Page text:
“Cancer impacts the entire family. Our overall goal is to help families and siblings, along with the child receiving treatment, through this difficult time,” said Matt Weippert.
Most recently, the foundation became the official Long Island Regional sponsor of the Gabe’s Chemo Duck Program. Chemo Duck was created nearly a decade ago by Tennessee mom Lu Sipos after her son Gabe was diagnosed with cancer. Sipos thought Gabe could use a companion to take to the hospital, one with whom he could share his journey back to health and created a cuddly pal intended to educate children with cancer and encourage healing through the power of play therapy. Together, Gabe and Chemo Duck learned all about living with cancer, the treatments he would undergo and progressed through his illness with Chemo Duck by his side.
With Chemo Duck by his side, Gabe successfully beat his cancer and has remained cancer-free since. Sipos continued to make Chemo Ducks for all of Gabe’s friends and in 2003 started a nonprofit business called “Gabe’s My Heart” to get Chemo Ducks out to children all over the U.S. Earlier this year, the Sarah Grace Foundation was introduced to Chemo Duck and over the past nine months has worked to bring the program to local Cohen Children’s Medical Center of New York, Maimonides Infants and Children’s Hospital, Children’s Hospital of New York-Presbyterian, The Children’s Hospital at Montefiore and Stony Brook University Medical Center, among others. And, beginning in September 2012, the foundation will also begin sponsorship at Winthrop’s Cancer Center For Kids.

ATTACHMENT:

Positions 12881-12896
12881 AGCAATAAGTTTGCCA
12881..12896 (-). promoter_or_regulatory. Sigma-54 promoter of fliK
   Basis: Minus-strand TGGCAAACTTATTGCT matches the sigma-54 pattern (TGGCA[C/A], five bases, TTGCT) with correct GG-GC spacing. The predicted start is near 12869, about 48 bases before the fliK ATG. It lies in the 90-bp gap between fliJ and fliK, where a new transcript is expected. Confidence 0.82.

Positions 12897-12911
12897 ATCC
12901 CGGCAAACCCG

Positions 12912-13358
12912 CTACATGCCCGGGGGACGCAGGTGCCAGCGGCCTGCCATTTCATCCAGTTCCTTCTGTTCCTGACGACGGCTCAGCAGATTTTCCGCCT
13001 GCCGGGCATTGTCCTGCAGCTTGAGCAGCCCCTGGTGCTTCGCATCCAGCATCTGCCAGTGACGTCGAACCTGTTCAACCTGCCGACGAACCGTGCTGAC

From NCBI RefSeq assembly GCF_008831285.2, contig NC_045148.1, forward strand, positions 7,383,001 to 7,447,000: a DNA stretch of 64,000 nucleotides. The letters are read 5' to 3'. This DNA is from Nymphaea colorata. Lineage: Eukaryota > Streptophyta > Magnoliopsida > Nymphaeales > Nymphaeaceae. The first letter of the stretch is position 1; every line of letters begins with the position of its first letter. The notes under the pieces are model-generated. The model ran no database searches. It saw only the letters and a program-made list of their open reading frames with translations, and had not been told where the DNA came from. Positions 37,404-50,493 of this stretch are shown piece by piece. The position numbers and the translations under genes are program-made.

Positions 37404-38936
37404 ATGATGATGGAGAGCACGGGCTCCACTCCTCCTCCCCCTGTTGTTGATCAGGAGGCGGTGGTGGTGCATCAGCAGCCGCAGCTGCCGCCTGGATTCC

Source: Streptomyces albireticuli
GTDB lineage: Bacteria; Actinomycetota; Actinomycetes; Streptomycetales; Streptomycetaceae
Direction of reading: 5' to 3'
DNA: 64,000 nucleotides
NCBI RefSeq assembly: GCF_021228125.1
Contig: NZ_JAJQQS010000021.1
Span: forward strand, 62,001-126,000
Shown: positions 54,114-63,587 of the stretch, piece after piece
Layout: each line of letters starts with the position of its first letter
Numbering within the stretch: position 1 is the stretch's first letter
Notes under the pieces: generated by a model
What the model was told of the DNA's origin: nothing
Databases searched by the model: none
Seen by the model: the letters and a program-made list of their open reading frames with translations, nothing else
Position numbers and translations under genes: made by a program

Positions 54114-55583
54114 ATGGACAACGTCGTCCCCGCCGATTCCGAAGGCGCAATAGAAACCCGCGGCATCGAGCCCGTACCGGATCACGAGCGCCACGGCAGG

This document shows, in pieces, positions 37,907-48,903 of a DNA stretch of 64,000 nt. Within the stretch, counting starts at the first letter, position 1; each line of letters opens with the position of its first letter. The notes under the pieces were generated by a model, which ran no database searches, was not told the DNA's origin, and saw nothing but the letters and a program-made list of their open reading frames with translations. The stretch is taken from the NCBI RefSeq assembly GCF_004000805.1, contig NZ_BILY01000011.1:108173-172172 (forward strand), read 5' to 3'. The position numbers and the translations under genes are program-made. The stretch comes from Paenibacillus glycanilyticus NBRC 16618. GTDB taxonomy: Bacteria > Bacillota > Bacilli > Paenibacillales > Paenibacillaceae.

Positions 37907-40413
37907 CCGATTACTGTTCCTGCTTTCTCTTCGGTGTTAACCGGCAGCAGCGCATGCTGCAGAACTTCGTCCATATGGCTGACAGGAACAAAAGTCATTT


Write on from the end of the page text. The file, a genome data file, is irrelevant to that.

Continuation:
“For years, the Sarah Grace Foundation has supported children, families and hospitals through the exasperating battle that is cancer by providing financial aid, entertainment and relief. Anyone who has been affected by cancer knows that the journey takes a toll; that toll is even greater upon a child,” said Weippert. “We cannot thank Lu Sipos enough for designing such a warm and friendly product to ease the burden of cancer on our great kids.”